- The guidance provides clarity on how federal nondiscrimination laws require accessibility for people with disabilities and limited English proficient persons in health care provided via telehealth
The U.S. Department of Health and Human Services (HHS) and the U.S. Department of Justice are partnering together to publish guidance on the protections in federal nondiscrimination laws, including the ADA, Section 504 of the Rehabilitation Act of 1973, Title VI of the Civil Rights Act of 1964, and Section 1557 of the Patient Protection and Affordable Care Act, requiring that telehealth be accessible to people with disabilities and limited English proficient persons. These laws work in tandem to prohibit discrimination and protect access to health care. The guidance may be found at: https://www.hhs.gov/sites/default/files/guidance-on-nondiscrimination-in-telehealth.pdf – PDF.
“We have seen important expansions in health care technologies, such as telehealth, that provide great convenience and help for people seeking care. This guidance makes clear that there is a legal obligation to ensure that all people receive full access to needed health care and can connect to telehealth services, free of discriminatory barriers,” said Acting Director Melanie Fontes Rainer of HHS’s Office for Civil Rights. “While we celebrate the progress of the ADA, we know how important it remains to uphold the rights of people with disabilities and other protected individuals to make our country accessible and inclusive for all. That work has been a priority of this Administration from day one, and President Biden’s Executive Order on advancing equity explicitly includes people with disabilities in its call for comprehensive action.”
“Telehealth has become an evolving and common pathway for accessing healthcare, particularly as our society becomes increasingly digitized,” said Assistant Attorney General Kristen Clarke of the Justice Department’s Civil Rights Division. “It is critical to ensure that telehealth care is accessible to all, including patients with disabilities, those with limited English proficiency, and people of all races and national origins. Federal civil rights laws protect patients from discrimination regardless of whether they are receiving health care online or at the doctor’s office. The Department of Justice will vigorously enforce the ADA and other civil rights laws to ensure that health care providers offering telehealth services are doing so free from discrimination.”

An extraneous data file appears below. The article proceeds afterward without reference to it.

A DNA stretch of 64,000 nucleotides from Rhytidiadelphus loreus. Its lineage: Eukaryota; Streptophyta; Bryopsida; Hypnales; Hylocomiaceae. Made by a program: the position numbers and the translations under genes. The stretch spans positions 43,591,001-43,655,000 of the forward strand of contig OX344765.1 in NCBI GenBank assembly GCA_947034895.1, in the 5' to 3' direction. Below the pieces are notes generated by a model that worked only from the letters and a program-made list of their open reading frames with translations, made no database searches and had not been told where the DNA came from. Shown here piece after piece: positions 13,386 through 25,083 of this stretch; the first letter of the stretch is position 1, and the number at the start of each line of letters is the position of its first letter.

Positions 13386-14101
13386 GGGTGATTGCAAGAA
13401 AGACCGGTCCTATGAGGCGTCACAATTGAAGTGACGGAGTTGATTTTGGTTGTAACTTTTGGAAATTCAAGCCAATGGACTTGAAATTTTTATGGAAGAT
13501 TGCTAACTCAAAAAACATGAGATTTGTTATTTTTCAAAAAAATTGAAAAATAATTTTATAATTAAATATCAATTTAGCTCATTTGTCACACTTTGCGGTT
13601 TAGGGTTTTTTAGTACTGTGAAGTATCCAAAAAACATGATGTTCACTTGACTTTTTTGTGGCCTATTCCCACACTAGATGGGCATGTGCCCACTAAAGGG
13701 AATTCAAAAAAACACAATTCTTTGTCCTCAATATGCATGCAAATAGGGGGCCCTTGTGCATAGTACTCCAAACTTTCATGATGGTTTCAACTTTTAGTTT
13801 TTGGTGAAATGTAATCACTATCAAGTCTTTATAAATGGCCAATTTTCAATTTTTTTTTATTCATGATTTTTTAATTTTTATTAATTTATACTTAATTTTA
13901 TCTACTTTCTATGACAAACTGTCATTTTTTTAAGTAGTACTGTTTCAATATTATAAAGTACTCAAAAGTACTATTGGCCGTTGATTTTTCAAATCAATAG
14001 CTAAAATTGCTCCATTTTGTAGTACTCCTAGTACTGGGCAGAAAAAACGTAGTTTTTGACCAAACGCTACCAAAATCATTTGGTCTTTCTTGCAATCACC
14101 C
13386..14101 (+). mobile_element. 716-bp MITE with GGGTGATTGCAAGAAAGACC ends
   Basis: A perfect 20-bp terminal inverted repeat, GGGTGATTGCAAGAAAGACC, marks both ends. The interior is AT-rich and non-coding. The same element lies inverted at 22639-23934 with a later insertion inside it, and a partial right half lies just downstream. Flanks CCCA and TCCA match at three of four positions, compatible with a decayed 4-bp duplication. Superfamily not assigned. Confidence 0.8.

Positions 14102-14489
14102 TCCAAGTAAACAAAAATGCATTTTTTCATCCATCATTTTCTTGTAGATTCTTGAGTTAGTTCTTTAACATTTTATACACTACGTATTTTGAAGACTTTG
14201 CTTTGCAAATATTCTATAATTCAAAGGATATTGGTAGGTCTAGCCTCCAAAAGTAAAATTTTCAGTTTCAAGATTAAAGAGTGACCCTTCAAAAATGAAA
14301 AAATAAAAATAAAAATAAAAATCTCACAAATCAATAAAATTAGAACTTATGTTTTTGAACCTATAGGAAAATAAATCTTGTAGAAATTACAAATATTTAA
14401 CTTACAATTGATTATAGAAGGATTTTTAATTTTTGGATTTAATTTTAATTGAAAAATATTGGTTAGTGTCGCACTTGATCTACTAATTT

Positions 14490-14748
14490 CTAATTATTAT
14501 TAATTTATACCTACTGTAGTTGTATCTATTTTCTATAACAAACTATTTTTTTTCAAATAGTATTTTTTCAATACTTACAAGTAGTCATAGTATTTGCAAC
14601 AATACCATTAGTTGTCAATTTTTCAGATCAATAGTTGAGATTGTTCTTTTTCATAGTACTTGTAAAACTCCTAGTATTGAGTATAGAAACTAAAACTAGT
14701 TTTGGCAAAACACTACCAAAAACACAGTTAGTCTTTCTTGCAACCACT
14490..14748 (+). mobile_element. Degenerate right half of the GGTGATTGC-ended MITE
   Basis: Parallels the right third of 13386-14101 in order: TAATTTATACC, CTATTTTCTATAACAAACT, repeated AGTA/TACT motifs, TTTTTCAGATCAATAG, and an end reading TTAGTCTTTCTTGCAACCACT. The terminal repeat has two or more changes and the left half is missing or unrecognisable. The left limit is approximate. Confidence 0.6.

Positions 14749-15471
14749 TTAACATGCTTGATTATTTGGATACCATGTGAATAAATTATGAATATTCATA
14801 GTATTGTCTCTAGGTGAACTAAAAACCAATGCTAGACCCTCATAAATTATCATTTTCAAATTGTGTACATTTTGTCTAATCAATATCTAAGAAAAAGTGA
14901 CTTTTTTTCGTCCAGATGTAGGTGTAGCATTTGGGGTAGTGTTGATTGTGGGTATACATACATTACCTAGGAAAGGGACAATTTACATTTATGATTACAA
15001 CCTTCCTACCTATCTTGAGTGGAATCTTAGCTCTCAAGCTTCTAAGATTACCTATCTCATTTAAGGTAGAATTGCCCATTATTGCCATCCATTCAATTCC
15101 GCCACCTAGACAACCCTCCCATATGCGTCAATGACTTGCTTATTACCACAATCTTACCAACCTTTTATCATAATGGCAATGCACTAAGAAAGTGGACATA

Technological developments and the COVID-19 public health emergency have increased the importance of providing telehealth and greatly expanded its use. Telehealth can take many forms, including communication between a patient and a health care provider via video, phone, or other electronic means. While telehealth has many benefits, including making health care more available and convenient, certain populations may face discrimination or other barriers in accessing care provided via telehealth. For example:
- A person who is blind or has limited vision may find that the web-based platform their doctor uses for telehealth appointments does not support screen reader software.
- A person who is deaf and communicates with a sign language interpreter may find that the video conferencing program their provider uses does not allow an interpreter to join the appointment from a separate location.
- A limited English proficient person may need instructions in a language other than English about how to set up a telehealth appointment.